PERFECTION IN MUSIC BRINGS US NEAR TO THE INIFINITE!
Since 1987, beginning with Ton Koopman's excellent performance of 'Membra Jesu Nostri', I have listened to many and varied executions of this inspirational composition by Dietrich Buxtehude (1637-1707), so I did not expect this recording to be especially unique. But what a surprise hearing this intensely moving and powerful presentation by a talented group of Early Music specialists! The sense of ensemble throughout the entire performance is amazing. It is an amalgamation, a perfect fusion that is quite extraordinary bringing forth the contemplative and penitential nature of these stirring cantatas.
'Membra Jesu Nostri' (the limbs of our Lord Jesus) a cycle of seven cantatas, similar in design, are meditations upon the crucified body of our Lord Jesus Christ: AD PEDES(to the feet), AD GENUA(to the knees), AD MANUS(to the hands), AD LATUS(to the side), AD PECTUS (to the breast), AD COR(to the heart), AD FACIEM (to the face). The visual perspective is from that of a penitent kneeling at the foot of the cross whose gaze goes upward as he meditates on each part of the body in turn (Note the cover art.) In addition, there is a definite symbolic relationship between the key of each cantata to the penitent; as the gaze moves upward the key moves from flats to sharps, from C minor to E minor, before finally returning to the opening key, producing a beautifully unified cycle. (How appropriate then is this very unified performance!)
Biblical passages are set for the whole ensemble and enclose stanzas from the medieval poem 'Rhythmical Oratio', that are set as arias for small vocal groups and/or soloists, and interspersed with instrumental interludes. Each cantata begins with a biblical quotation that relates to what follows: EXAMPLE To the feet, "Behold upon the mountains the feet of Him who bringeth good news and announceth peace."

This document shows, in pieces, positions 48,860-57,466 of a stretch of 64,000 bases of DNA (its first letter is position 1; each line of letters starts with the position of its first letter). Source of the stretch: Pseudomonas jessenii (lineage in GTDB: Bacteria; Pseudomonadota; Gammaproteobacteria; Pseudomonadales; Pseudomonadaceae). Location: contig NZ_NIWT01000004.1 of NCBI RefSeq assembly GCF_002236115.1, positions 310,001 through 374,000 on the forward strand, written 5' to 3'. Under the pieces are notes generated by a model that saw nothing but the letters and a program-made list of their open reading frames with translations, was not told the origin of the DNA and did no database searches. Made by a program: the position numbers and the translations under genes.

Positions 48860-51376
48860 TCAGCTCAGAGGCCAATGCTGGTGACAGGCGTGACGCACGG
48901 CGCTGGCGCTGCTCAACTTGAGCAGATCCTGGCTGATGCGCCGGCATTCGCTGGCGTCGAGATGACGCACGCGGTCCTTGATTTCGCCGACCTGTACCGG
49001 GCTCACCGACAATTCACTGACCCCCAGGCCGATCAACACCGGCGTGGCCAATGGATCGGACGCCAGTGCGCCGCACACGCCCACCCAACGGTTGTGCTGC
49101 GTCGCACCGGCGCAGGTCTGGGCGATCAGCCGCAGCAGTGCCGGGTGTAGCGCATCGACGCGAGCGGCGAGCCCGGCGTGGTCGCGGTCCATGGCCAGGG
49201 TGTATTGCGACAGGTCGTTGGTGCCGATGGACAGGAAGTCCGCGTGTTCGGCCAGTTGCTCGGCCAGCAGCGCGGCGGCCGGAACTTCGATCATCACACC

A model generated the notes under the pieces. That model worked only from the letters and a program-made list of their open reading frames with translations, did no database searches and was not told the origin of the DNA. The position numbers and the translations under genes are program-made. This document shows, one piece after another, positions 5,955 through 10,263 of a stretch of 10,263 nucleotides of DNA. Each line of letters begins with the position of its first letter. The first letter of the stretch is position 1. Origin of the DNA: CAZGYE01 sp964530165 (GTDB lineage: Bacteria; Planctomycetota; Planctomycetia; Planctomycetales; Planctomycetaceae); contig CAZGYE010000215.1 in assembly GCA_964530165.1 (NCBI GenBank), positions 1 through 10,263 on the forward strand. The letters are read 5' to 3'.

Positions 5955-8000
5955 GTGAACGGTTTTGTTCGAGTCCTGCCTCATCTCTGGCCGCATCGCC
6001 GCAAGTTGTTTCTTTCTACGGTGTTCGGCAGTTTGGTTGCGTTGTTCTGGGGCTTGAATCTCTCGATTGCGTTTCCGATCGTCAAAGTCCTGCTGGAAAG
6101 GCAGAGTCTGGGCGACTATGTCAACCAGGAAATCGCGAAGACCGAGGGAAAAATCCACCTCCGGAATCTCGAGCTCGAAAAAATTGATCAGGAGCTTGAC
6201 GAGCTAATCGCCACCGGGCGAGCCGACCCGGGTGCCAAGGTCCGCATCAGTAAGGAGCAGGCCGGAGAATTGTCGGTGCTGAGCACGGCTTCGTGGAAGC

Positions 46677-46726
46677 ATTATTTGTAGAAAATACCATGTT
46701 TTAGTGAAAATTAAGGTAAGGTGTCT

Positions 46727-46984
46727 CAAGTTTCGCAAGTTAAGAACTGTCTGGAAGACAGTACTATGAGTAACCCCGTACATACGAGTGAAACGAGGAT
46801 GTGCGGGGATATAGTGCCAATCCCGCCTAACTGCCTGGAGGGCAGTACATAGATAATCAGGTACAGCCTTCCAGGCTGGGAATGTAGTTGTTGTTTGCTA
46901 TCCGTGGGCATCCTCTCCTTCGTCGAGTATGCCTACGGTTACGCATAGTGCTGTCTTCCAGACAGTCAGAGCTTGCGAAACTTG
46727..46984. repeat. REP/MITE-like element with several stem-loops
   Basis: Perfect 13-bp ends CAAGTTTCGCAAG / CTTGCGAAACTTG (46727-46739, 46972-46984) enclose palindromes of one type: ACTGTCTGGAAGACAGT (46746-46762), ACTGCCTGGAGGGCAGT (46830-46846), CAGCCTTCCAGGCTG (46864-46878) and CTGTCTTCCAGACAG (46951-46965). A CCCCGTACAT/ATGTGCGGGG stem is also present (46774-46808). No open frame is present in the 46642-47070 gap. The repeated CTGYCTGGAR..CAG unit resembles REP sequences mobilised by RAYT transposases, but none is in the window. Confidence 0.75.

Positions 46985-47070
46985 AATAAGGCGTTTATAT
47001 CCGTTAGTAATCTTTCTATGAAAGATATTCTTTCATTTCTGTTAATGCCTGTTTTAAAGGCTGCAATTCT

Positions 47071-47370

The cantata cycle is complimented by Matthias Weckmann (c1616-1674) 'Kommet her zu alle', a setting of the words from St. Matthew's Gospel(11:28-30), in which the composer gives the words of Jesus to a virtuoso bass; in this case Peter Harvey who sings this with power in a wonderfully resonant syle. Also included is Buxtehude's "Laudate, pueri, Dominum"(Praise Ye the Lord), featuring the two sopranos Emma Kirkby and Elin Manahan Thomas who more than do it justice!.
The team of Kirkby, Chance, Daniels and Harvey along with the Purcell Quartet have performed for many years together, and it shows in their perfectly attuned delivery. On this recording we have the added talents of Manahan and the very fine viol Consort Fretwork. An additional plus is the fact that all the ensemble parts are sung by the soloists; no chorus per se. These cantatas represent the peak of seventeenth century northern German vocal music. Buxtehude with a genius comparable to that of Bach fifty years later, summarizes and carries to perfection the spirit of his time.
The forty-three page booklet is wonderfully detailed as to the outline of the text, so you always know what voice is singing at a particular time. I found this to be an immeasureable assist in the overall understanding and enjoyment of this work. Language: English, German, French and Latin.